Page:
As for your points, I am not sure that I follow #1. I try to take advice from a lot of people - friends, priests, rabbis, toltecs, etc.. Did I come across as not wanting to take advice from someone?
For #2, I agree, my parents had a wonderful marriage. It had its ups and down, for sure; but my parents were deeply in love.
As for #3, I do take my past relationships into my judgement about my life. I think perhaps you think that I am taking other people's advice without thought; it is actually quite the contrary - I take what they say and I use it to reflect deeply on my life. It is that very fact that allows me to take advice from a priest (someone who has not, nor ever will be married). I am sorry if I come of as not basing my beliefs on my life experiences.
.... perhaps that needs a blog post of its own ;)
I fear we could go back and forth with the "no, what I meant was..." as we often do, so I will just say that I think that what you suggest would make an excellent blog. :)
I am sooo far past my bedtime, so I simply leave you with this:
Ben You are an enigma! Are you right brain or left brain? You are an inspiration in the Coldfusion world, but then you create such emotion and connection because of your personal vulnerability. And you seem to get a bigger response from your 'Mr Love' posts than the Coldfusion ones ;) My kinda man (except that I have been married now for 17 years and have 3 beautiful young adolescents to show for it)!
I'm kind of a narrowly focused person; so, I try to keep my mentality as well rounded as possible when I can. I think building the emotional brain requires just as much practice (if not more) as anything else. I'm glad you're liking this stuff - I do enjoy thinking deeply about it.
Ha ha, long time reader, first time commenter. I love these offshoots from work, it really gives the feel of the over the cubicle wall conversation to those of us working through the intertubes.
I've been married for 7 years, and the best marriage advice I got was from a Catholic priest. Granted, he was a bit different from the norm as he had a pretty wild life before becoming a priest.
Anyway, first bit of advice, 'the road to hell is paved with good intentions.' Don't let problems fester just because someone means well. If it's bothering you, address it.
He said he's never had so many women hit on him since becoming a priest. Men capable of making commitments are very attractive. It's important for married men to think about how they are going to handle attention from other women. Even talk it out with your wife 'what if I went to lunch at work with a female colleague' etc. And... if it's not something you'd feel comfortable telling your wife about, it's not something you should do.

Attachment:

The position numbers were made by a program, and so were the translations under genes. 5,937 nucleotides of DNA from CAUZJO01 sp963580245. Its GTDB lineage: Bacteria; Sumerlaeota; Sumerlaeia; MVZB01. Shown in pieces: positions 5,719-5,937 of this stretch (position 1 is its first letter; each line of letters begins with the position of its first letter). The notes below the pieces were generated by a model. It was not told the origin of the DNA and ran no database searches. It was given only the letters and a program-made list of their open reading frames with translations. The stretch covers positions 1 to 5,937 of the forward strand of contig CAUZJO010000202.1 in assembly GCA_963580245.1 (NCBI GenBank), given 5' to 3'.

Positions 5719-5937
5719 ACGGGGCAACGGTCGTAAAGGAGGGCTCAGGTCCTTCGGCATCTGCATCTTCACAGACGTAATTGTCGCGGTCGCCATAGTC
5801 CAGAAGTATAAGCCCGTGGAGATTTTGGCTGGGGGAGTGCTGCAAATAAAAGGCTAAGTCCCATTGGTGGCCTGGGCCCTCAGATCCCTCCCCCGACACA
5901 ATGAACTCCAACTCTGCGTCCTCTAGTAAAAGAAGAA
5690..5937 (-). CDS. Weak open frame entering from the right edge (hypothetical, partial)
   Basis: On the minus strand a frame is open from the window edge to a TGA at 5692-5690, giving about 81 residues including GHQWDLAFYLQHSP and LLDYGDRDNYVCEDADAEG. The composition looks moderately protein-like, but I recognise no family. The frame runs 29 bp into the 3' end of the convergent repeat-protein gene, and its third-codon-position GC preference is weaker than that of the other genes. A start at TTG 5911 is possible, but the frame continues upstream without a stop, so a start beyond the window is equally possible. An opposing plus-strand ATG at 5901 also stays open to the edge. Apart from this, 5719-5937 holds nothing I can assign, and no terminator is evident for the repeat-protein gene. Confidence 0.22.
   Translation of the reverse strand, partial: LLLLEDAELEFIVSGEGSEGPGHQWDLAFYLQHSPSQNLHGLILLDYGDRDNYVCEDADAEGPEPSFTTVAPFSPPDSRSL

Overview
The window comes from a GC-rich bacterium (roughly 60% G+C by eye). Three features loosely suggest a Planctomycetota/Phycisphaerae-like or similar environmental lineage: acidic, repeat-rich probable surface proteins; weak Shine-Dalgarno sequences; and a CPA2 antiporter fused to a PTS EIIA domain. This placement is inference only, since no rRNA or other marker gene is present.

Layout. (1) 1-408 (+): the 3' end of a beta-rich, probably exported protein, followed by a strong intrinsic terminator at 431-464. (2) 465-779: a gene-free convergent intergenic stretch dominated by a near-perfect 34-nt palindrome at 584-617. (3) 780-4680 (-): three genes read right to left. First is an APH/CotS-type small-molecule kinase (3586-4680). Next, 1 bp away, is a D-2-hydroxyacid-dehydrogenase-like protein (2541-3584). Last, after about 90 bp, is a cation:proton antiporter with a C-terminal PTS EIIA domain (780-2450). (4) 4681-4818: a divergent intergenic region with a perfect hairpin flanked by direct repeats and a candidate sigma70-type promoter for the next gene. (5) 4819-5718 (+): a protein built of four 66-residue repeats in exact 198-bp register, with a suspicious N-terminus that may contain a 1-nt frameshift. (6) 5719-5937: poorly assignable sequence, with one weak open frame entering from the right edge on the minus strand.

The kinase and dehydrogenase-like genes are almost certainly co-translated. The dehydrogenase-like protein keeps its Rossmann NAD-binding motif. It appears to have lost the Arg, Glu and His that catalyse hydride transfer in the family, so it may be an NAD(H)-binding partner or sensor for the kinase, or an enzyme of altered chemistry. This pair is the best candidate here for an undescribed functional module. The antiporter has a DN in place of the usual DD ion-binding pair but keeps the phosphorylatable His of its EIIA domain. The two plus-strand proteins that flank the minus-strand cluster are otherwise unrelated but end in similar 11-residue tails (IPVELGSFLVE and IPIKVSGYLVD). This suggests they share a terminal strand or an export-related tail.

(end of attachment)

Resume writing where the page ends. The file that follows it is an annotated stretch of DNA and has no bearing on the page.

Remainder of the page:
And most importantly, he said every day he wakes up and decides he wants to be a priest that day. This means you can't just think you make a commitment at your wedding then it's all done. You need to mentally and emotionally commit to being married every day. Successful marriages don't happen, they are the product of work and effort.
And my advice to single people who are looking for the 'right person'. Don't waste your time 'looking' for the right person, spend your time BEING the right person. Your right person will find you.
Hope some of this helps someone, Cheers!
Some very good stuff there; I particularly like the point, "Don't waste your time 'looking' for the right person, spend your time BEING the right person". Part of these kinds of posts are me always trying to be a better person, understand myself more, and take better control of my life. As such, this rings very true with me.
All in all, I think goes to show up as that valid, effective advice can come from anywhere. Waking up every day and being a priest is not really any different than waking up every day and wanting to be a better man, son, friend, husband, person, etc..
Thank for the food for thought.
<quote>And my advice to single people who are looking for the 'right person'. Don't waste your time 'looking' for the right person, spend your time BEING the right person. Your right person will find you.</quote>
Not a truer word was spoken. You must embody the qualities you are looking for in a mate. Probably more importantly, you need to 'give' them. If you are looking for love, give love. When you give up your attachment to love, and give it rather than expecting it to be given to you, it returns to you manyfold.
Just my $AUD 0.02 anyway.
I've definitely been going over that in my head a lot in the last few days (since Dan posted). I often times find myself listening to an interview or watching a movie and seeing something do something great and think to myself - I hope one day that I'll be able to demonstrate greatness like that.